There’s a side to this illness that has created an instinct in me that I don’t really like.
Five years of free prescriptions (14% chance of seeing that expire), a disabled badge and queue jumping for scans, X-rays and blood tests at the hospital is appreciated. Along with free parking at Huddersfield Royal Infirmary. But let’s be honest, while the cancer drugs are needed, I can afford my eye drops for the Bell’s palsy.
The problem is, I am beginning to expect special treatment in situations that don’t merit it. Not only that, I’m tempted to demand it.
With the slow puncture in Bristol I wanted to play the cancer card when calling out the way AA. Chris counselled against it but a little instinct inside me says surely I should be more important than a pregnant woman alone in the middle of nowhere!
And I hate paying for parking when I’ve taken a disabled bay. After all, despite being financially secure it should be free for me while you lot have to pay, right? Well it is in some car parks and not others. The irony of the disabled person having to walk across the car park to read the sign that tells them the payment rules before returning to their car, sometimes to get the right change, isn’t lost on me.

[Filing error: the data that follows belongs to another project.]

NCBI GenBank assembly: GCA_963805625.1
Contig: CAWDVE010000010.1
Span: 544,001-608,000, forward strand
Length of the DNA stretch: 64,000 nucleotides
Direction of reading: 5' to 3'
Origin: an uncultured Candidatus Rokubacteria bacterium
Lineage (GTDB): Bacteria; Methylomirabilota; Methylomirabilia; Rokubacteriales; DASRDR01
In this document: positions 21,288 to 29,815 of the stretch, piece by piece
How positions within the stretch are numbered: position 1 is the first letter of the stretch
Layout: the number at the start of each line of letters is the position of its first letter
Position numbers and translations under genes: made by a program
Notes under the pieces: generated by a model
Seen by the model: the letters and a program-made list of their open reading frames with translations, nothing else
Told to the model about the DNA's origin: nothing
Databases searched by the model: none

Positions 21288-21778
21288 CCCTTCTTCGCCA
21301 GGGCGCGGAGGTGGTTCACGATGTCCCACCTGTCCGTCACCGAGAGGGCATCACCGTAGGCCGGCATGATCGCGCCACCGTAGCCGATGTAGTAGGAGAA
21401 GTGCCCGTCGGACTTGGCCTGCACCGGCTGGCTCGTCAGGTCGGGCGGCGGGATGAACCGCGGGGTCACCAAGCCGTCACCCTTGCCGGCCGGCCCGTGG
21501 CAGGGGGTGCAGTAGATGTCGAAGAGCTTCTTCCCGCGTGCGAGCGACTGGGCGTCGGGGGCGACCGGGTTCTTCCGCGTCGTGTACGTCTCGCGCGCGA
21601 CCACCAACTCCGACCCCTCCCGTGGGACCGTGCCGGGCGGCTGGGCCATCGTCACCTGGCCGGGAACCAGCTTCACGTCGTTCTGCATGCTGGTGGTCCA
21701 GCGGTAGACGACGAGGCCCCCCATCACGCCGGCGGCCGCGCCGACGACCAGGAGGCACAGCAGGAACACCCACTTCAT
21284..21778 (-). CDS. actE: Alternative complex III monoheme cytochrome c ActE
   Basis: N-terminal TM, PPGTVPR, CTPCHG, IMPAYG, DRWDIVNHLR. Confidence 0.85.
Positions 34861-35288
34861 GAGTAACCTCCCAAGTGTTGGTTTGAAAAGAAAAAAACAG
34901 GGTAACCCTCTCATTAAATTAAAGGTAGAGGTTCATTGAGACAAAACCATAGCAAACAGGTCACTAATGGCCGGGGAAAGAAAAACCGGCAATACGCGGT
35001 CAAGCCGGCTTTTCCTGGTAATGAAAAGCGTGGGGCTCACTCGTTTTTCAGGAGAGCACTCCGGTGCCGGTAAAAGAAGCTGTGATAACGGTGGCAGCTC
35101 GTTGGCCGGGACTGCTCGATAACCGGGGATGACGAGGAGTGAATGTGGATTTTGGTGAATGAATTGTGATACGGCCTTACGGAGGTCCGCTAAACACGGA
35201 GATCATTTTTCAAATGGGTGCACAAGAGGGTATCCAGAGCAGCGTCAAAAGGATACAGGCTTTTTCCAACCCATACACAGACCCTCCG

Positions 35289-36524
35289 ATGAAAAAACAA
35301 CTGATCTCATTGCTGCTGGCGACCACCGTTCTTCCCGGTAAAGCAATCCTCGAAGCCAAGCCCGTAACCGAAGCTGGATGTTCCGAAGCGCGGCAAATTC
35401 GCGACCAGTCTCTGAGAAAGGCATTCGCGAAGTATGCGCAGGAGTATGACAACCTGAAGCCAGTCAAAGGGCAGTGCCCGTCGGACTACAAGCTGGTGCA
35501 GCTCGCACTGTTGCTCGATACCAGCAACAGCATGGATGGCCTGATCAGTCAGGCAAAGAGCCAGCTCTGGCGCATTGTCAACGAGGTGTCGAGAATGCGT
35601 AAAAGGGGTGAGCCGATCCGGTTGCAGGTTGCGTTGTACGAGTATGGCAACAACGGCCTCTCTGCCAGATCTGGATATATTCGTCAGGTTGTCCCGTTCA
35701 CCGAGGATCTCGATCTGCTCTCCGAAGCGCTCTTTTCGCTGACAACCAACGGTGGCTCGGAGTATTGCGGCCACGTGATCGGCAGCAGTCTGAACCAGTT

In other words, I am now beginning to understand those customers of mine on disability benefits that used to have a hell of an attitude. I found it particularly annoying, especially when they often received tax free benefits that exceeded my net pay. And while I’m trying hard not to be the same (and certainly don’t seem to have the benefits package), it isn’t as easy as you’d think.
I am yet to play the cancer card effectively. But it is tempting. I do, however, still want to be a decent bloke!